# Public Key Infrastructure Part 1 - Cryptography

## Table of Contents

*UPDATE:*

## Introduction #

In my openssl certificate command blog, I listed out common commands for dealing with certificates using openssl. I was doing some TLS for my work and had to learn the PKI. I wished I had learned it sooner. Security as a concept has always scared me because I always thought you need strong math skills. Although it is true, understanding the concept is not hard.

The goal for me is to write a blog series about PKI and solidify my own understanding. By doing so, hopefully I can help others understand the power and importance of PKI. This is the first part and I will be separating the topics into small digestible blogs.

## What is it? #

There is no single definition of a Public Key Infrastructure, but a PKI is build on top a lot of other concept, cryptography, certificates, CA, RA, etc. To illustrate the concept, I have to start with the basics and I find it easier to use them in examples. Explaining it in a way that will tell how it works and why it is needed. As is it’s the standard in all CS concept blogs, the old Alice and Bob tale. I will try to make it fun and exciting to read.

## Act 1 #

*Alice* ๐ฉ and *Bob* ๐ง are in love with each other and they live far away from each other. The only way they can talk to each other is by mail. The evil mail man *Chad* ๐ is jealous of them, so he is trying to break the their relationship.

If they write each other letters, *Chad* can easily open it up, read it, and seal it in a new envelope as if nothing has happened. When they receive the letters, they can’t know if *Chad* has tampered with it.

### Scene 1 - Cryptography #

To solve this problem, *Alice* and *Bob* turn their hope to cryptography. They want to encrypt their letters so that other people can read it but cannot understand it. The steps are as follow:

- The sender converts the plaintext message to ciphertext. This step is called
**encryption** - The ciphertext is transmitted to the receiver
- The receiver converts the ciphertext back to a plaintext message. The step is called
**decryption**

Cryptography techniques are usually composed with **key(s)** and **mathematical algorithm(s)**. I am not a math expert, I don’t understand the implementation details. All I care about is the end goal, one can encrypt a message with a key and someone else can decrypt only if they also have the same key. The encryption should be 1-way encryption, meaning it is impossible or nearly impossible to revert the encryption process without the key.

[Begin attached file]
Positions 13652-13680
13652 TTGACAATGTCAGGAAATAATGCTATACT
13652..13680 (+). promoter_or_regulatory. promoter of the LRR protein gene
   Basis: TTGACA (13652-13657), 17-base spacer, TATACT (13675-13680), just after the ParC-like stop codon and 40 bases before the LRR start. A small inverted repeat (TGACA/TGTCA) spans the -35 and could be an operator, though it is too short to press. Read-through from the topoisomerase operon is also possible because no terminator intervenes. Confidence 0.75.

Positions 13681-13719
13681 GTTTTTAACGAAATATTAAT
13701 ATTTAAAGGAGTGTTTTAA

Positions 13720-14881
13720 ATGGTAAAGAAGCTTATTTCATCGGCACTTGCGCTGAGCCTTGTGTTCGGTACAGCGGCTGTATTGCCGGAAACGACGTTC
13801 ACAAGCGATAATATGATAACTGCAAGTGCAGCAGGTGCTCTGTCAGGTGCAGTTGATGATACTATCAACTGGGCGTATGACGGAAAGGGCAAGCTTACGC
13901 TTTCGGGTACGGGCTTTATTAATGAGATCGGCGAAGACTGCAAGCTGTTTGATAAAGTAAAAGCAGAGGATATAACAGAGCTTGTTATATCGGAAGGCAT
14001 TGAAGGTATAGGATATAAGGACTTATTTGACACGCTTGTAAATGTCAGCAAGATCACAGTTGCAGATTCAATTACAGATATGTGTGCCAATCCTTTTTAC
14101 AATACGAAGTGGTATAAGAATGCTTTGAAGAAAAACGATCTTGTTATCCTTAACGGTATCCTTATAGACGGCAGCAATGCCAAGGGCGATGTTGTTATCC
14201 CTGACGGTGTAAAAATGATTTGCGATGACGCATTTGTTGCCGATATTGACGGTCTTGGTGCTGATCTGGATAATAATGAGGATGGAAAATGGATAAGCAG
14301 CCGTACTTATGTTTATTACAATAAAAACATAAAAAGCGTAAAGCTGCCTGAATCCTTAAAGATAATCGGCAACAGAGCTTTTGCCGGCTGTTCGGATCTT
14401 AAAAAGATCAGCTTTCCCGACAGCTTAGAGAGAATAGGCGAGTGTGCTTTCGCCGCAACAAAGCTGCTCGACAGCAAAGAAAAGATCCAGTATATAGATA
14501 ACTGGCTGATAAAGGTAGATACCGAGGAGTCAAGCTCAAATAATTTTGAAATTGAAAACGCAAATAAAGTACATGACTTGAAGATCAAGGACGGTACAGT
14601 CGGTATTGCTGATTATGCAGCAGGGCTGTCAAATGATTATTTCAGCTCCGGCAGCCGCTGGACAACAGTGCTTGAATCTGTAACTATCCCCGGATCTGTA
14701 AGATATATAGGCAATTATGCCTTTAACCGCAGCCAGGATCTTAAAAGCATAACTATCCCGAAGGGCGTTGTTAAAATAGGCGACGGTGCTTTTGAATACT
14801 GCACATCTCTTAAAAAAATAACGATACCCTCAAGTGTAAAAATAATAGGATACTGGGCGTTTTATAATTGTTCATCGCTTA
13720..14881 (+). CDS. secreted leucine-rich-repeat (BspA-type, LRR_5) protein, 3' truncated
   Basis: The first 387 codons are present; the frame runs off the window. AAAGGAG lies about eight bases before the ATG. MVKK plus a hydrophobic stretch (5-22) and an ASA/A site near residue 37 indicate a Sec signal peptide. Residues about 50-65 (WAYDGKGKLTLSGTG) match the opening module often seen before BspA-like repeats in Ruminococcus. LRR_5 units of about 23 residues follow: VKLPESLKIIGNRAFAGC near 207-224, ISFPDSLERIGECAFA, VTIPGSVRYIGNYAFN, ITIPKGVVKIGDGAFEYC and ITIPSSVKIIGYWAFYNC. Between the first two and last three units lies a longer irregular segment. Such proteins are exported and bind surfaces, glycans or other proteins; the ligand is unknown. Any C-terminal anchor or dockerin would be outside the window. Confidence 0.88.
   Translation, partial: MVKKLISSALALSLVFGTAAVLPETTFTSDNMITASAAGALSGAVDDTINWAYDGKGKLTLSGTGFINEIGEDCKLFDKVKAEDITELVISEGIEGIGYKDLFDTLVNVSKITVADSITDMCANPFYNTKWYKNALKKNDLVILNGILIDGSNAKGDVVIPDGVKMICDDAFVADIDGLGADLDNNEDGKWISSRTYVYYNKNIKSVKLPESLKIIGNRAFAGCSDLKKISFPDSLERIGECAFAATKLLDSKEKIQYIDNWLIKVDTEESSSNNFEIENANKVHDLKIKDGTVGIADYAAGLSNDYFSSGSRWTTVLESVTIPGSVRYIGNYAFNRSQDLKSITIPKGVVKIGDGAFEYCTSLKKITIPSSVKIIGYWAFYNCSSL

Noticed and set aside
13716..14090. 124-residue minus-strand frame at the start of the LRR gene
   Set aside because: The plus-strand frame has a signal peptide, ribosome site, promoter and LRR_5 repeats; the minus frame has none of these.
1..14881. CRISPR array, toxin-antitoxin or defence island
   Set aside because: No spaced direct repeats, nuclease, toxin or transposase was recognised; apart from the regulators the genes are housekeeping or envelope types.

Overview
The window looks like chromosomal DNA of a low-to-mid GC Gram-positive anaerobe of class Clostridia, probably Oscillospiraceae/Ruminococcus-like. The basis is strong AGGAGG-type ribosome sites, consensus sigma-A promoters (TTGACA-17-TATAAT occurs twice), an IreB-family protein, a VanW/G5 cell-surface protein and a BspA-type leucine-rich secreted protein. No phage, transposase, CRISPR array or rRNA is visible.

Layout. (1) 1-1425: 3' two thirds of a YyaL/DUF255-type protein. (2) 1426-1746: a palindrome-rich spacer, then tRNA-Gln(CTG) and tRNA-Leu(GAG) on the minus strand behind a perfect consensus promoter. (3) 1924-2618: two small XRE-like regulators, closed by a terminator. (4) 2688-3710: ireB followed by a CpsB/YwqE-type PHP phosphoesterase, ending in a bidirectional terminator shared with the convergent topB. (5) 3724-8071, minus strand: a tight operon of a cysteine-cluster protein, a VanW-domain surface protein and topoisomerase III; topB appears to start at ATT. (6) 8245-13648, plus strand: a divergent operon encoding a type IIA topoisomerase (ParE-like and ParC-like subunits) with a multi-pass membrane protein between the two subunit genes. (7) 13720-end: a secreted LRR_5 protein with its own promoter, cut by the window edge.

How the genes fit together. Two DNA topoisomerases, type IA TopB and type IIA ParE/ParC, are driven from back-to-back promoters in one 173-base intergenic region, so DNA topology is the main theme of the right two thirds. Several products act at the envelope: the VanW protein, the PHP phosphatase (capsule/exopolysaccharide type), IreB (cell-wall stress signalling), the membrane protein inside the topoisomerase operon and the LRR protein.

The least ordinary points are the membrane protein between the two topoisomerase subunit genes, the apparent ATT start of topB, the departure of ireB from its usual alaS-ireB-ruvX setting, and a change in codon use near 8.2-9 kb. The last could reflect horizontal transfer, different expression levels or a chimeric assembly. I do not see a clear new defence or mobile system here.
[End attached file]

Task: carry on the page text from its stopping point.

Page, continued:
The key should be held privately and securely. Otherwise, if someone else can steal the key, the encryption is compromised.

### Scene 2 - Symmetric Cryptography #

One type of algorithm is **“symmetric cryptography”**. The principal idea is that the same key is used to encrypt and decrypt the message. The end parties both have the same secret key.

Back to the love story, *Alice* and *Bob* agree on a key and start communicating. Now *Chad* cannot understand the letter even if he can secretly view it. Does this solve their problem? Yes, it does!

**But**how do they agree on the key? Can they send their key through letters again? Not really, because there is a chance that

*Chad*, the mailman, can steal the key. One way is to solve this is that

*Alice*and

*Bob*can meet up and agree on a key.

### Scene 3 - Asymmetric Cryptography #

We have a new problem now: exchange the key in a secure manner.

Exchanging key physically is an inconvenient and not practical way of exchanging the key. Sometimes it is physically impossible. They need a secure way to exchange the key. They can’t establish secure communication without a key. This is the chicken and egg problem.

To safely communicate an encryption key, the other type of algorithm is **“asymmetric cryptography”**. The principal idea being that you generate two keys: